SWIFT explores blockchain to reduce ‘corporate action friction’

SWIFT, a Belgian cooperative that helps banks execute financial operations and payments is studying blockchain technology.

SWIFT explains this project’s motivation: “When an event occurs at a publicly listed firm, such as dividend payments, exchange offers, mergers, Dutch auctions, or other corporate activities, investors, creditors, and other important stakeholders must be informed immediately.

“Automation of these interactions has advanced over the last several years, but it continues to rely primarily on human procedures, which impose additional costs and risks on market players.

This complicates matters for asset managers, custodians, brokers, and other downstream users, since they get information about the same occurrence from several issuers, in some cases with missing, inconsistent, or inaccurate data. Then, they must manually search through, compare, and analyze the data to create a unified, accurate picture of the event in order to make important judgments.”

Jonathan Ehrenfeld, Director of Strategy at SWIFT, said: “Large asset managers will have hundreds of custodial arrangements, with assets and securities dispersed across a vast array of counterparties. These asset managers and other intermediaries will get information from all of these sources in the case of a corporate event, and here is where we begin to see issues.”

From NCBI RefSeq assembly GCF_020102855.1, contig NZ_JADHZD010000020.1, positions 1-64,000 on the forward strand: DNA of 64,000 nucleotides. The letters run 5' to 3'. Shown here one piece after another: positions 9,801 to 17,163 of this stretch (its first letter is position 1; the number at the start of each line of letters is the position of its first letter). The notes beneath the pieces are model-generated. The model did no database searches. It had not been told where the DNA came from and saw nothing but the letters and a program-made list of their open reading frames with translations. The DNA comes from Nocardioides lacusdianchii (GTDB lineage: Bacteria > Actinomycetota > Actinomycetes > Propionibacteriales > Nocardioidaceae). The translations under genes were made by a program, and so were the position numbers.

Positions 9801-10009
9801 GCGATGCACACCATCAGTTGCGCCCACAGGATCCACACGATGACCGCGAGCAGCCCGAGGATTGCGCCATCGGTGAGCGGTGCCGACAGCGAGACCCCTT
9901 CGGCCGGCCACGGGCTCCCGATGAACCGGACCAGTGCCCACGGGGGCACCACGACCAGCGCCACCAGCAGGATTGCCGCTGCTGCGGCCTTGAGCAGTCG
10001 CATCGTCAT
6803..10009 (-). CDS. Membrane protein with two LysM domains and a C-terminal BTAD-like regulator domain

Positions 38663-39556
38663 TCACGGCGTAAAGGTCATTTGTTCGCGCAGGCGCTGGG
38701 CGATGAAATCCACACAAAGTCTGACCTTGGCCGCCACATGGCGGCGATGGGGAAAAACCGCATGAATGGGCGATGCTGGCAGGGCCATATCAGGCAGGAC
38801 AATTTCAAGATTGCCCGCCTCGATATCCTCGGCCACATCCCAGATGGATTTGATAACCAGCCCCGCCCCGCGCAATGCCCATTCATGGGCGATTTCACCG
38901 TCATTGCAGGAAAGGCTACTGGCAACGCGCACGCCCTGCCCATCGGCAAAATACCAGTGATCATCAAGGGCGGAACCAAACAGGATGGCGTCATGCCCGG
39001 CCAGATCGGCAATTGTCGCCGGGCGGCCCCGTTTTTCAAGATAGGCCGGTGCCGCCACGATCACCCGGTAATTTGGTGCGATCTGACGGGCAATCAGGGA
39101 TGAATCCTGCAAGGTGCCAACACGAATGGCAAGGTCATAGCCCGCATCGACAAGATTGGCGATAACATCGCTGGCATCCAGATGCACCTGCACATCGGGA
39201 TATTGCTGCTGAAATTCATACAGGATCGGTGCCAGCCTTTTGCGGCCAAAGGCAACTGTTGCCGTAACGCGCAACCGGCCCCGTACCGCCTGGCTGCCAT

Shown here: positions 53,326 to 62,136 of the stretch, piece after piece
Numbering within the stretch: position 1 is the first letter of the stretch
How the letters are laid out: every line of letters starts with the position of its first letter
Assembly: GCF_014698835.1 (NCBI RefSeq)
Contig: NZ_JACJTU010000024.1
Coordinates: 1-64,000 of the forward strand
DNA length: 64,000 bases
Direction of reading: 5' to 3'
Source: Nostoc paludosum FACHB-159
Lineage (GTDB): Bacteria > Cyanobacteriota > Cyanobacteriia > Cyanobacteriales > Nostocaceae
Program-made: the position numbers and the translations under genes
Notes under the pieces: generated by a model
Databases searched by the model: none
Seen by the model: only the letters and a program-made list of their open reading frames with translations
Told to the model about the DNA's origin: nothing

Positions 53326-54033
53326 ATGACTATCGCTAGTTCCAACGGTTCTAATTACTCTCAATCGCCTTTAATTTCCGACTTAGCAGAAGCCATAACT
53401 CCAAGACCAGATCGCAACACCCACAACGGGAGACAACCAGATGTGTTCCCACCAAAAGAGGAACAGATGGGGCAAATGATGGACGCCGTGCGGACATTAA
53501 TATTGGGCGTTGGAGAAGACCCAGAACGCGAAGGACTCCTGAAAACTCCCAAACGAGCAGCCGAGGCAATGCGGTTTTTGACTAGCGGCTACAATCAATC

“According to our investigation, about 30 percent of the expenses associated with processing corporate actions are caused by human tasks, such as data purification, formatting, and interpretation,” explains Ehrenfeld. We are cooperating with our community to develop a service that provides reliable corporate activity data to market players in near real-time.

SWIFT is using the enterprise blockchain platform “Assembly” from Symbiont for this testing. 

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Disclaimer: The information provided in this article is for informational purposes only and should not be construed as financial or investment advice. Cryptocurrency investments are subject to market risks, and individuals should seek professional advice before making any investment decisions.

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